By Claire West
Next time you see a colleague with their elbows on the desk and their head in their hands, give them a nudge because the chances are they will be sneaking forty winks.
Researchers found nearly one third of the British workforce have nodded off at their desk at some point in their career.
Those most likely to fall asleep on the job worked in marketing, advertising or PR.
A similar number admitted dropping off during a particularly tedious business meeting.
Nine out of ten said they had made a mistake because they were too tired to concentrate on the job in hand.
Forty seven per cent said that a bad night's sleep meant that they even struggled to get in to work.
The top reason most gave for not being able to sleep was that they felt ill and seventy six per cent reported that a blocked nose was most likely to affect their performance at work as they have difficulty breathing.
The survey of 3,000 UK adults was conducted by Sudafed to reveal how much of an impact being congested has on a person's life..
Dr Adrian Williams, Professor of Sleep Medicine at Kings College London said: "It is normal to breathe preferentially through your nose when asleep and, not surprisingly, more than eighty per cent of Brits report having the most difficulty sleeping with a blocked nose.
"Ninety six per cent of people stated that congestion causes them to lose some degree of sleep, with nearly a third of people reporting 3 hours or more lost in a single night.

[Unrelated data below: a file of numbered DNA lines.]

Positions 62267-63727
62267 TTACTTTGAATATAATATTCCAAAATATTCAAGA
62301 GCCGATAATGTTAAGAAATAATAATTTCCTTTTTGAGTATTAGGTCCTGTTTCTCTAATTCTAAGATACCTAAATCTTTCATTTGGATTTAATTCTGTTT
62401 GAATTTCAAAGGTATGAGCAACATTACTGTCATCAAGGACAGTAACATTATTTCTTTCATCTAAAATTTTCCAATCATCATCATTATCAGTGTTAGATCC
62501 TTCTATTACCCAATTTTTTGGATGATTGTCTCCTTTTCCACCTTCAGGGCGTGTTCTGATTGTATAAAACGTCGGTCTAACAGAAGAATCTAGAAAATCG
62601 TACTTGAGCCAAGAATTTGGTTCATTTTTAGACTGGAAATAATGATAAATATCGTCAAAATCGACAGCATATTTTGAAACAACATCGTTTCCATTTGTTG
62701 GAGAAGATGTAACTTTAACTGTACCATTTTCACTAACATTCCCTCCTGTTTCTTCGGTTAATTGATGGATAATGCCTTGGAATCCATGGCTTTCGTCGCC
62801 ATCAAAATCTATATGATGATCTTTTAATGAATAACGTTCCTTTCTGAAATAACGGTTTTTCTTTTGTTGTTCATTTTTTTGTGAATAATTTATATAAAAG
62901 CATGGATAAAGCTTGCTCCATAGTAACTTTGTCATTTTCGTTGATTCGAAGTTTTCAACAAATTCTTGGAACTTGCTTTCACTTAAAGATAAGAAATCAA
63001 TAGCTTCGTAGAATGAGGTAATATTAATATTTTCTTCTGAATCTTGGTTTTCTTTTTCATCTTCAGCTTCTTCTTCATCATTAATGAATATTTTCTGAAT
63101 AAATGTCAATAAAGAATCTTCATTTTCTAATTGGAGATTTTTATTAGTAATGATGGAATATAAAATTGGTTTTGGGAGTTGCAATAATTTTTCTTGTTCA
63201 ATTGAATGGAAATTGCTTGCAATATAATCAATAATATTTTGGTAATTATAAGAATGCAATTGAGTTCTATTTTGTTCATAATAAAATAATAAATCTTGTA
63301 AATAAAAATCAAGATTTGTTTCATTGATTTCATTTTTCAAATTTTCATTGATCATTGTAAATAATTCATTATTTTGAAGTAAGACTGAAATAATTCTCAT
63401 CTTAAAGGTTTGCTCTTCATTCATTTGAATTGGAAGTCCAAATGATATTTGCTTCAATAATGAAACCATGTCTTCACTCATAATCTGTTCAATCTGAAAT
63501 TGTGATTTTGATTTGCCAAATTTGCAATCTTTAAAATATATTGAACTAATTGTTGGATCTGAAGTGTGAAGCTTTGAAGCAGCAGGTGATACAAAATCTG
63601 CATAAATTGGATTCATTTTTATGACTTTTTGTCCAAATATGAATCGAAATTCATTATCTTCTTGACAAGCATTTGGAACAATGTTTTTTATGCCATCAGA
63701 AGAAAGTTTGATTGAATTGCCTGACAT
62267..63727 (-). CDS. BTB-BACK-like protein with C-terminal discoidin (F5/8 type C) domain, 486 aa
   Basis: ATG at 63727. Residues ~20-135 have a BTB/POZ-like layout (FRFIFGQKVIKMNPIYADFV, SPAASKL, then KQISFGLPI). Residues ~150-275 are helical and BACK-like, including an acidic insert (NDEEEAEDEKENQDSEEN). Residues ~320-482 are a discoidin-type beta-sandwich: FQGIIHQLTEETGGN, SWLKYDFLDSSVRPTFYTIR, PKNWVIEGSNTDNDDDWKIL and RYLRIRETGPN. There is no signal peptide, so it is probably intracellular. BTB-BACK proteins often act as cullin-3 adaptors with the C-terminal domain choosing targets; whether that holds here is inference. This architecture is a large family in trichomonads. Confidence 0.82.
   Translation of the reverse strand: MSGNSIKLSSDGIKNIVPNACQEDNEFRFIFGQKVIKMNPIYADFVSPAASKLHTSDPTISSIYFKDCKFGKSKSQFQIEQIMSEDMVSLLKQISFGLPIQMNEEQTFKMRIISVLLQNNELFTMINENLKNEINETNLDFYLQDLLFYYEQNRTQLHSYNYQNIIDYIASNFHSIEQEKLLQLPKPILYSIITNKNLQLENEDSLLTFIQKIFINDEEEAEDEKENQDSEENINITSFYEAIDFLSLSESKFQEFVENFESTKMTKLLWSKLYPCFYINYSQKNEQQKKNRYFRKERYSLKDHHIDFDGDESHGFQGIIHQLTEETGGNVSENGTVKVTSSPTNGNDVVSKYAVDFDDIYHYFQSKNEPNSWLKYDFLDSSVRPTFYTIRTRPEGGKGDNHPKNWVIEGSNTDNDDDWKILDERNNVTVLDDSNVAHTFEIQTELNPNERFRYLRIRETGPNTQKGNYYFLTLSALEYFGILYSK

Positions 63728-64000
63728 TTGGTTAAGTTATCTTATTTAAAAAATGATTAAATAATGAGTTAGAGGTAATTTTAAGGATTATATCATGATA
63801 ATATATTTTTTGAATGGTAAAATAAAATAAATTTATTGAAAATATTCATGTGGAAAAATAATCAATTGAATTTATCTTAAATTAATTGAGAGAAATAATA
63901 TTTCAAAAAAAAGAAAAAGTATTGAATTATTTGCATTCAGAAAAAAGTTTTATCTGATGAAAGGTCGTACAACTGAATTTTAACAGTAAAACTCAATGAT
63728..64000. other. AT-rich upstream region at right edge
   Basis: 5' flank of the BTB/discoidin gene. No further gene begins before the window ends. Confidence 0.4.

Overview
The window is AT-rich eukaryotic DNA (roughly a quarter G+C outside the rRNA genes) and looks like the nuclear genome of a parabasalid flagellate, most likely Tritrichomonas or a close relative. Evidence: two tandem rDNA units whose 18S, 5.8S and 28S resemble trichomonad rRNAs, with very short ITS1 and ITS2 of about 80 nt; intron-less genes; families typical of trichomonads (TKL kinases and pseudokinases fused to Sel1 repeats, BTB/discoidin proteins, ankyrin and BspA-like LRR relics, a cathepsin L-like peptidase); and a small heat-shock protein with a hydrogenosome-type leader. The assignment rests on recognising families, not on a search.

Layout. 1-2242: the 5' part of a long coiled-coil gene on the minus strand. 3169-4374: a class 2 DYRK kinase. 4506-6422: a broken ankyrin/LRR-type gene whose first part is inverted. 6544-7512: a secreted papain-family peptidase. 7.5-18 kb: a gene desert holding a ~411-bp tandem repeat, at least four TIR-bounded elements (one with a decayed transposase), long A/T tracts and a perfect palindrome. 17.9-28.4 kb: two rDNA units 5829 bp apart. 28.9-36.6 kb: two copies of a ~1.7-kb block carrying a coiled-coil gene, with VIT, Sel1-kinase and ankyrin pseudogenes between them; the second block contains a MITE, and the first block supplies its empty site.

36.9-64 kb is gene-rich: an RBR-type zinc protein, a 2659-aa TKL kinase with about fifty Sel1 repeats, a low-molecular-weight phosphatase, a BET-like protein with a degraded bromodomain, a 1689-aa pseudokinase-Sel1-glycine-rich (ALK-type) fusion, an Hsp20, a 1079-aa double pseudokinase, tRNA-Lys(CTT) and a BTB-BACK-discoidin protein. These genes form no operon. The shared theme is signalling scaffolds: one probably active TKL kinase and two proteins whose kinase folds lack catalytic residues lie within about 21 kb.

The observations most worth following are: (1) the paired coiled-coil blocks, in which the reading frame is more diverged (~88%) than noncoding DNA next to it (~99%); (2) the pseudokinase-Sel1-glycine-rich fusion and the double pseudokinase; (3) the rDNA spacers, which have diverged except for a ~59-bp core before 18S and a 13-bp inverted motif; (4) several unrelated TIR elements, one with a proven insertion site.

''This amounts to more than moderate sleep deprivation which many well regarded clinical studies have convincingly shown results in poorer daytime performance, and in some, excessive sleepiness."
More than a quarter of Brits say they don't like having sex when they have a blocked nose and thirty six per cent stop going to the gym.
Ninety per cent said that their productivity dropped with more than half saying they hate answering the phone and seventy per cent admitting to being conscious of how their speech was affected while being congested.
Nearly a quarter stop going out for a drink until they recover and a fifth stop phoning friends and relatives because they find it difficult to talk.
Nearly a third say they argue more with their partner and two thirds admit that they are grumpy and short tempered when they are congested.
Forty four per cent said they feel that no one wants to be around them when they have a blocked nose and feel that people won't even sit next to them.
Dr Adrian Williams added: "The best advice for people suffering from congestion is to sleep slightly propped up, make sure the room is cool and airy and have some hot water, lemon and honey before bed. An over the counter decongestant may help and always have a bottle of water by the side of your bed."
Nurses were most likely to find it difficult to go to work when they are tired and call center staff were the ones that were least likely to be productive.